House panel advances major VA reform bill

House panel advances major VA reform bill
© Greg Nash

A House panel on Tuesday advanced a massive reform package for the Department of Veterans Affairs (VA) that would overhaul access to private sector care outside the VA health system.

The legislation, called the VA Mission Act, advanced through the House Veterans' Affairs Committee by a 20-2 vote, a key first step to get the bill to President TrumpDonald John TrumpNFL freezes policy barring players from protesting during anthem McConnell spokesman on Putin visit: 'There is no invitation from Congress' Petition urges University of Virginia not to hire Marc Short MORE for a signature before the end of the month.

The bill would expand the number of veterans who are eligible to see private sector health specialists, as well as entitle veterans enrolled in the VA system to see a private doctor twice a year without a copay.


It also contains $5.2 billion to keep the Veterans Choice Program funded until the new system can be implemented. Without action, the program will run out of money by May 31.

The Choice program was meant as a temporary fix following the 2014 VA wait-time scandal. It allows some veterans to see private doctors, but only in cases where they have to wait more than 30 days for an appointment or drive more than 40 miles to a facility.

President Trump has urged swift movement on the legislation to overhaul access to private sector care, and last week urged lawmakers to pass it by Memorial Day.

Democrats on the House Veterans' Affairs Committee were mostly receptive to the changes in the updated version of the VA bill, but ranking member Tim WalzTimothy (Tim) James WalzDem, GOP groups prepare spending blitz for midterms Trump to hold campaign rally in Minnesota next week Retiring Democratic rep to run for lieutenant governor in Minnesota MORE (D-Minn.) and Rep. Mark TakanoMark Allan TakanoHouse panel advances major VA reform bill Spending bill prevents employers from pocketing tips under tip-pooling rule Veterans Health Administration needs stronger recruitment methods MORE (D-Calif.) ultimately voted against the legislation.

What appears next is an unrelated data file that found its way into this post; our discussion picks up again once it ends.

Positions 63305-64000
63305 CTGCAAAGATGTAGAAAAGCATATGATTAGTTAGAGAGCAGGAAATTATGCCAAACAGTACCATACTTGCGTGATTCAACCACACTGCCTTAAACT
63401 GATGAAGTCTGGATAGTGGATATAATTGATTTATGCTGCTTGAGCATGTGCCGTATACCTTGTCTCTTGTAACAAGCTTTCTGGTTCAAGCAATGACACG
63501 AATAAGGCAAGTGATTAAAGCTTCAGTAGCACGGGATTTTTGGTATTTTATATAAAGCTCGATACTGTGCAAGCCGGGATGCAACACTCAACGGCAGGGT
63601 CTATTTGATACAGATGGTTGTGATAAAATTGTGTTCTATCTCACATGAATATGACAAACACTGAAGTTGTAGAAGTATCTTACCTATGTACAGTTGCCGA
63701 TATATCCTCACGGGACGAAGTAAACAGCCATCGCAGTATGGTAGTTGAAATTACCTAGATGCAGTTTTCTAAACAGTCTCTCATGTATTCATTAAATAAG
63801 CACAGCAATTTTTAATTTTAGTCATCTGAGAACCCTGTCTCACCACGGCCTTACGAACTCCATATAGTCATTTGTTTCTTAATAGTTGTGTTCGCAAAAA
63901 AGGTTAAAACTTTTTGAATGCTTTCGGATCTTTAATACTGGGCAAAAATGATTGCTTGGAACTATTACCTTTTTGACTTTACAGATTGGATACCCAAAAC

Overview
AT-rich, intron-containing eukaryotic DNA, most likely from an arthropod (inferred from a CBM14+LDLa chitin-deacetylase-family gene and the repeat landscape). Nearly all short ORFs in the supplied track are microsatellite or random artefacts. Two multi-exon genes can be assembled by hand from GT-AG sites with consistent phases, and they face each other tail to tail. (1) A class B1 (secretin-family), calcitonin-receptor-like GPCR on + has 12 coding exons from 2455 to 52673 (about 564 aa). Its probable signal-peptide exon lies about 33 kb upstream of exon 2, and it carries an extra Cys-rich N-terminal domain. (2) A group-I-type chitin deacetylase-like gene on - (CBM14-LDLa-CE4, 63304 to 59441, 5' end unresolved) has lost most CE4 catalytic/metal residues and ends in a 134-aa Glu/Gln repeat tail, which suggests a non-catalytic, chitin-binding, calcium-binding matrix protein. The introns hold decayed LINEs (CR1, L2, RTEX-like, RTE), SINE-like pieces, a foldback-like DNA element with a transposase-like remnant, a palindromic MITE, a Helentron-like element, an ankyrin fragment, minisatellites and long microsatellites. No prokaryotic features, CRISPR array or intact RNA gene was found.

Walz said the White House forced committee leaders to reject Democratic proposals, such as a yearly review of the ability to send veterans to private care. Walz also wanted to exempt the funding for the Choice program from potential sequestration cuts.

The legislation “lacks a sustainable source of funding to ensure that care is provided and protected in the long-term,” Walz said in a statement.

A spokesman for House Minority Leader Nancy PelosiNancy Patricia D'Alesandro PelosiDems unveil slate of measures to ratchet up pressure on Russia GOP looks to blunt Dems’ attacks on rising premiums Who will be the ‘bridge’ for the Democrats? MORE (D-Calif.) didn’t respond to a request for comment on the new version of the legislation.

The bill moves the current Choice funding account from mandatory spending to discretionary spending, but doesn’t protect it from automatic sequestration cuts when the legislation takes effect.

Trump has been pressuring Congress to support the bill despite fallout surrounding his decision to fire David ShulkinDavid Jonathon ShulkinTrump loyalists purge VA of longtime staffers who don’t support agenda: report Poll: Majority in some GOP districts say Republicans 'more corrupt' than Dems On paper, Wilkie is the perfect candidate for VA secretary, but his qualifications go further MORE, who led the VA for about a year before he exited the administration in March.

Ronny Jackson, the White House physician whom Trump tapped as Shulkin’s replacement, was forced to withdraw his name from consideration to lead the VA.

Jackson battled allegations that he improperly distributed prescription drugs, was drunk on duty and created a hostile work environment before dropping out of consideration last month.

The VA reform bill was originally negotiated as part of the massive government spending bill Congress passed in March. But it was ultimately stripped out before passage after last-minute objections by House Democrats, who were concerned that the community care provisions pushed the VA too far toward privatization.

Tensions over privatization played a key role in the dismissal of Shulkin, who alleged that officials in the administration were pushing hard for privatization and that he was fired when he got in their way.